Scores of workers who helped clean up after Superstorm Sandy were officially thanked Friday.
The Department of Labor and Training said it had $1.5 million in federal aid and hired about 98 workers to help clean up after the storm. They cleared debris from Fort Adams State Park, the East Bay bike path and worked around Misquamicut Beach to get it ready for the Memorial Day opening of the summer season.
Rhode Islanders will have to wait a little longer this month to find out what the September unemployment rate was. The state Department of Labor and Training says the data will not be released as scheduled on October 17th because of the partial government shutdown.
Department spokeswoman Laura Hart said the Census Bureau collects data that is used to calculate the state jobless rate.
Rhode Island’s jobless rate edged up slightly in July, from 8.8 percent to 8.9 percent. It’s a source of frustration for state Labor Department officials who concede that at the current rate it will take several years for Rhode Island to get anywhere close to full employment.
Led by a sharp drop in the number of temporary jobs, Rhode Island’s jobless rate posted a one-tenth of one percent increase in July. Still, the 8.9 percent rate is 1.6 percent lower than a year ago.
Starting next month, extended unemployment benefits will drop from 73 weeks to 63 weeks. The Rhode Island Department of Labor and Training said the cut comes thanks to lower unemployment numbers.
States with an average unemployment rate of 9 percent or higher can offer what’s called Tier 4 of federal unemployment benefits that lasts for ten weeks. But because Rhode Island’s June unemployment rate of 8.9 percent brought the state’s average down below the threshold, it can no longer offer those ten weeks of extra benefits.
Rhode Island’s unemployment rate remained flat in June at 8.9 percent. Progress made in reducing the jobless rate in the first quarter of the year seems to have stalled.
The news was great in the first quarter of the year. Rhode Island’s unemployment rate fell from 9.8 percent in January to 9.4 percent in February, to 9.1 percent in March. In April, it fell to 8.8 percent. That’s about where it has remained ever since.
Imagine having nowhere to go in the morning. You’re constantly worried about money. Your self esteem is low and you’re forced to dip into savings to pay for life’s most fundamental needs. This is the lot of the unemployed in Rhode Island – the daily struggle of some 49,000 residents. And the desperation only increases with the passage of time.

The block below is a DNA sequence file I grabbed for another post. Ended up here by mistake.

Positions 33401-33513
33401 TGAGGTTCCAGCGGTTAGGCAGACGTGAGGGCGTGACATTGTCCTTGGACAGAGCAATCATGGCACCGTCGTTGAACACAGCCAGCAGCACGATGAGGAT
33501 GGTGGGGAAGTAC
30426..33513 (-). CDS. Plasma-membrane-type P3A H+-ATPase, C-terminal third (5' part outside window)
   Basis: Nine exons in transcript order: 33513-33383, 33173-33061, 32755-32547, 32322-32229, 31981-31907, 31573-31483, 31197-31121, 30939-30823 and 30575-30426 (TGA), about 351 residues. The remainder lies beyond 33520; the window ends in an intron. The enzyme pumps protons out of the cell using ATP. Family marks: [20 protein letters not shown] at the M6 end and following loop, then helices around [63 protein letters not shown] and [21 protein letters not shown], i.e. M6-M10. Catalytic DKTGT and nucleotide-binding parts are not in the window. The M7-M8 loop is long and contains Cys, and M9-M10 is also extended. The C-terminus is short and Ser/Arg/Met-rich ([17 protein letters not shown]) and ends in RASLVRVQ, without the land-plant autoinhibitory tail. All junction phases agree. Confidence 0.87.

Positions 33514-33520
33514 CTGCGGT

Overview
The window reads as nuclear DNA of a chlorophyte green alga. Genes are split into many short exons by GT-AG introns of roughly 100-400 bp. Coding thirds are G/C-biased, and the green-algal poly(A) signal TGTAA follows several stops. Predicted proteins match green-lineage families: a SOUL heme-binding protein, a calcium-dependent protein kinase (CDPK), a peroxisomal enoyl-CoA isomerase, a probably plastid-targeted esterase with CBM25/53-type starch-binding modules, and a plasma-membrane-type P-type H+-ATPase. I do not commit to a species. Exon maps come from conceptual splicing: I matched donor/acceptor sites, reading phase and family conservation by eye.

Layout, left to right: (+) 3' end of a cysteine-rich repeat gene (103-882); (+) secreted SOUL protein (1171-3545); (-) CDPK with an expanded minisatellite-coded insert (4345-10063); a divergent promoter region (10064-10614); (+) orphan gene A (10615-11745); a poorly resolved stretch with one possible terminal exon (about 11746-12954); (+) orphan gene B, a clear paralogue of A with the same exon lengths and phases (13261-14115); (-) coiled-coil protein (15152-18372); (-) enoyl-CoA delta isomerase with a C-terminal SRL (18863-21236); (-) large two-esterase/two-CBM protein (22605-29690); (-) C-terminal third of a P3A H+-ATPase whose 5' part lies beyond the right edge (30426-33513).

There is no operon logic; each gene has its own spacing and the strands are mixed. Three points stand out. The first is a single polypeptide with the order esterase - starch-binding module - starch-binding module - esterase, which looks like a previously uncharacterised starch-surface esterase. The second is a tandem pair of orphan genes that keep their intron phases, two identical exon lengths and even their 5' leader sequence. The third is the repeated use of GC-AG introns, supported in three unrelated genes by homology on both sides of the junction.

A new analysis of labor data shows Rhode Island had a much stronger 3rd quarter than initially reported.
The state Department of labor and Training says there were 4900 more jobs during July, August and September of last year than previously estimated.
The number of Rhode Island-based jobs stood at 464,000, up 4900 from the official September 2012 estimate. The new estimate is basesd on the analysis of tax data from 32,000 businesses. The earlier estimate was based on a survey of businesses.
State health workers are in demand. A job fair Thursday, sponsored by the state’s Department of Labor and Training and department of Behavioral Health, Developmental Disabilities, and Hospitals, advertised 50 open positions.
The Rhode Island Department of Labor and Training says it is bringing back eleven previously laid off employees to help with the unemployment insurance call center.
Jobless Rhode Islanders have had to wait for hours, and in some cases days, to get a call through. The problem started in July when the Department was forced to lay off a third of its staffers due to reduced federal funding.
(PROVIDENCE, RI) The State Department of Labor and Training says a malfunctioning telephone system may have allowed the unauthorized sharing of some clients’ personal information, including social security numbers. The problem happened Christmas Eve. A departmental review shows up to 700 people’s information may have been compromised. The department is notifying all customers who may have been impacted and is providing them with free credit monitoring services for three months.